Halfway there and still living on a prayer. It seems, objectively speaking, that I have a “solid” three-star show on my hands. Three stars are always prefixed by “solid.” I came here with manageable expectations (what a great lost Dickens novel that was), and have been pleasantly surprised. The Scotsman, as I have established, gave me three stars. Fest, the free listings magazine, also gave me three stars, and that review is now online. (It’s the one that mentions “the spectre of Herring,” which I still love.) Yesterday I got a three-star review, albeit the faintest in its praise of the lot, in Three Weeks, which is another freesheet and an email bulletin. The review is here. I’m obviously relieved not to have had a slag-off.
It’s hard enough to even get a review up here, what with the sheer volume of shows, especially comedy, and I suspect it is the fact that I am making my solo debut that has rewarded me with these reviews. In many cases, you need an angle to get noticed, and a debut will have to do with me. I won’t dwell on the actual wording of the critics, as that way madness lies, and I have seen enough comics with madness to wish to steer clear of that. (I get upset enough when people don’t like my books.) However, it’s funny that the Three Weeks man described my humour as a bit “Surrey-based-Guardian-reader,” which is at least accurate in one sense, or two in relation to the section in which I remember living in Surrey.
Another full house for Secret Dancing, on surely the hottest, sunniest, bluest-skied day of the Fringe. I had to personally turn a few people away, as I was doing my own door, Free Fringe style. I had a bottleneck of friends in today, whom I had to “walk in” – Mat Ricardo, his wife Lesley, Jim Bob and entire family, Justin Moorhouse and Iain Morris, who’s up to audition young hopefuls for the Inbetweeners film. This made me incredibly nervous. They were all very kind afterwards, and unlike Richard Herring, Justin actually gave me some useful, practical advice about microphone technique, rather than telling me I’m shit. If you come and see the show from tomorrow onwards, it will be a lot better, thanks to Justin Moorhouse. He is my new mentor. Herring is fired, and will have to say “I’m out” to HIMSELF.
A much better Collings & Herrin podcast gig this afternoon, where no microphone technique is required, due to them being on stands throughout that are set up by a professional tech, called Lynz. Don’t know why the show was so much better than, say, YESTERDAY’S (which, ironically, sounds OK on the podcast). Best not to find out why. The audience seemed more up for it, including one man in a suit who’d also been at Secret Dancing and frankly ruined the subtle drama of the bit where I show how to hold out my outstretched palm to attract a robin by shouting out, “Would it help if I said my name was Robin?”, which didn’t help. He came up to us after the podcast gig, and said, “I’m wasted,” but that he’d enjoyed it. Ah well. We enjoyed it, too and we were anything but wasted, unless you count the fact that Richard has a wasting disease judging by the way his suit is hanging off him.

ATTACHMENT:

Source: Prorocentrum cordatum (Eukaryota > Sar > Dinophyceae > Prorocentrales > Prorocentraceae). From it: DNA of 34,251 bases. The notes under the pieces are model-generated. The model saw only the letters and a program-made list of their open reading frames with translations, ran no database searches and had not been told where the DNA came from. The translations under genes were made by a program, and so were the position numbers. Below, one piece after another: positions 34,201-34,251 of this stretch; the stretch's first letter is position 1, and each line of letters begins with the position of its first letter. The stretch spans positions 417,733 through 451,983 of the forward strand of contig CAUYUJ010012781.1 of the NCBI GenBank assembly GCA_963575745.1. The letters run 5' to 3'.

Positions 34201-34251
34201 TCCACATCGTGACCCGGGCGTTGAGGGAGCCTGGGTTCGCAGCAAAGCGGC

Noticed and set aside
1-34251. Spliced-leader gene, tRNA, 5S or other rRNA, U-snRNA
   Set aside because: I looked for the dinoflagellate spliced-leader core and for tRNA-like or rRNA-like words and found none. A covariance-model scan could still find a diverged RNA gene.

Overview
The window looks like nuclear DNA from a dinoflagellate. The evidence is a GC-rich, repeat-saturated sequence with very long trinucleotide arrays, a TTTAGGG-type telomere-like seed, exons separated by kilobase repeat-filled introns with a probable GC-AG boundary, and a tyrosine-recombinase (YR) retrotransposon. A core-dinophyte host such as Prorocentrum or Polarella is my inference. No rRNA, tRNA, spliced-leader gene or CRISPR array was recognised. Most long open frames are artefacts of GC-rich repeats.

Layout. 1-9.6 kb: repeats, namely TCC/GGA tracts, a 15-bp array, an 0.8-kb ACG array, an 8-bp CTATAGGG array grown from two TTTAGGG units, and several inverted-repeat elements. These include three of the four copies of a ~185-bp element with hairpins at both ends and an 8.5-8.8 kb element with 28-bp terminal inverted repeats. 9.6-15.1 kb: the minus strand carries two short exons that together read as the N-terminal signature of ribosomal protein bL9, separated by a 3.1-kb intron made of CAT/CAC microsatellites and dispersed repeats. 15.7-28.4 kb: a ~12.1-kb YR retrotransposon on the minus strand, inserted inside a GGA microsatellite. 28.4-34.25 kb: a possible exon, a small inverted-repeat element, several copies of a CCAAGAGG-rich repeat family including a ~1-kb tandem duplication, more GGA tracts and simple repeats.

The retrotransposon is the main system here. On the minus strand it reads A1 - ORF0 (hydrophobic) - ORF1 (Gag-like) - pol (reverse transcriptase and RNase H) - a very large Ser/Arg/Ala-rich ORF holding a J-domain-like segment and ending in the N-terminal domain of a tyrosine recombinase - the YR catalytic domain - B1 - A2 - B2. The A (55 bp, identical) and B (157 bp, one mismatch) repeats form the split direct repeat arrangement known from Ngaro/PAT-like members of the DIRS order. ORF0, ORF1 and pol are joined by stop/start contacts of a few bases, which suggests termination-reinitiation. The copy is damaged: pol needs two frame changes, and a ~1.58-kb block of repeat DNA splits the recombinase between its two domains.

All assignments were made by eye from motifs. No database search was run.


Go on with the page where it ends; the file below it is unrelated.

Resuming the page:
Richard was videoing today’s show on a tiny but miraculous device that he set up on the lip of the stage, so let’s see how that came out – it may see the light of day as a DVD extra. Thanks to the keen photographic eye of Gordon “GoHod” Hodgson, you can see a preview here.
Anyway, here’s the podcast blurb:
In the fifth of our live Edinburgh podcasts, and the fourth that has come out – Podcast 126: Light Side Of The Poon – we recreate, in full, an entire episode of the American sitcom Friends. We also solve the blue towel mystery, improve Anglo-Australian relations immeasurably, rewrite the pronunciation of some popular names, recall fondly the occasional naked lady on the cover of the Sunday Times magazine and the half-inch of underskirt Andrew glimpsed when Sarah Jane Smith fell over on the Giant Robot episode of Doctor Who, defend David Beckham’s sister’s empty wheelie bin and mount our own version of Willy Wonka’s golden ticket scheme. And Richard unveils his new variety act: failing to identify audience members by their accents. Back on Wednesday, kids, with Space Dust action.
Right, off to see flatmate Tom Wrigglesworth now.